Best Friends Forever: A World War Two Scrapbook
Marshall Cavendish Children's Books, 2010.
This Book Belongs to Margaret Louise Krueger…
(So it says upon opening the cover).
It is April 24, 1942 when Margaret starts this scrapbook. The first page has a photo of herself (aged 14) as well as one of her `BF4Ever'. At first glance, it is a typical young girl's scrapbook, hardly different from those you can buy at any bookshop today, though the design is clearly -- and delightfully -- retro-looking…
But wait… the book is not "retro-looking". It is simply retro. What we have here is a liberal arts / history lesson in the guise of a scrapbook: about WW2 and the internment of thousands of Japanese Americans in the USA (and Canada).
Margaret's BF4Ever is a pretty girl named Dottie Matsuoka … and the next two entries contain a cutting of front-page headline from the Seattle newspaper:
Pearl Harbour Attacked!
and a crumpled-up handbill announcing an evacuation:
INSTRUCTIONS TO ALL PERSONS OF JAPANESE ANCESTRY—
But this scrapbook offers the reader more than historical mementoes. It is also a compelling story, offering sub-plot, antagonists, and the assorted twists and turns and literary devices of good storytelling (as if reality wasn't enough!). For example, Margaret, as her surname suggests, is of German descent. At one point (July 7, 1942 to be exact) someone throws a rock through the front window of her home along with a note saying "Go back to Germany, Nazis". The girl wonders why Germans and Italians (one of the local policemen, Mr. Cortino, also got a rock through his front window) are not being interred like the Japanese.
Another neighbour, Marion Hunter, is the main antagonist of the story; her family has joined the Japanese Exclusion League. And we see later from another newspaper clipping that Marion's father, a letter carrier, was found to be confiscating and burning letters addressed to people in Japanese internment camps (where Margaret had been sending her letters to Dottie). "I know who those Jap-lovers are." He is quoted in the newspaper.
In amongst movie tickets, telegrams and letters from her brother, Werner, serving as a soldier ("Loose Lips sink ships," he warns), Red Cross training diplomas, birthday party invitations and other sundry items, is the story of the enduring friendship of Margaret and Dottie. On January 3, 1943, a letter from Dottie arrives, telling of her relief in knowing that her friend did not forsake her after all (remember, her letters had gotten hijacked by a racist letter-carrier).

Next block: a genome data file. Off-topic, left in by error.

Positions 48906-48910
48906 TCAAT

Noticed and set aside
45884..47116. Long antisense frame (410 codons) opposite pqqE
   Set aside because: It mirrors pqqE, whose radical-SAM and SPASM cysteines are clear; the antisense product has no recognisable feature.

"--Yours till the horse flies, the board walks, and the sun sets... Dottie...'
The last entry, dated January 10, 1943, is a pledge of eternal friendship, signed by Louise Krueger, the paw print of Roxy Matsuoka (Dottie's dog) and with a place left for Dottie to sign -- when Dottie and Margaret are reunited...
The war is not over yet... and families are separated still by war, but no matter what the future holds, Margaret writes:
"There is one thing I do know for certain:
Whether we're around the corner or around the world.
Dottie and I will be friends forever."
At the end of it all, I read the author's notes and acknowledgements and was, once again I must admit, disappointed to discover that the entire work was really one of fiction: there is no Margaret and no Dottie, but as the author explains, the concept came from her own mother's experience during WW2, witnessing the "disappearance" of a neighbouring family of Japanese descent.
I realize I should be grateful that this is fiction, though the collective experience of both Japanese and non-Japanese Americans (and Canadians) based on these historical events is very real.
And we should all be grateful that the mistakes of the past are being revisited in this way, in the clever adaptation of history through the story of enduring friendship -- and in scrapbook form, to boot.
13 June 2010
Karmel Schreyer writes educational materials for Asian children and is the author of the young-adult novels, Naomi: The Strawberry Blonde of Pippu Town and A Singing Bird Will Come: Naomi in Hong Kong.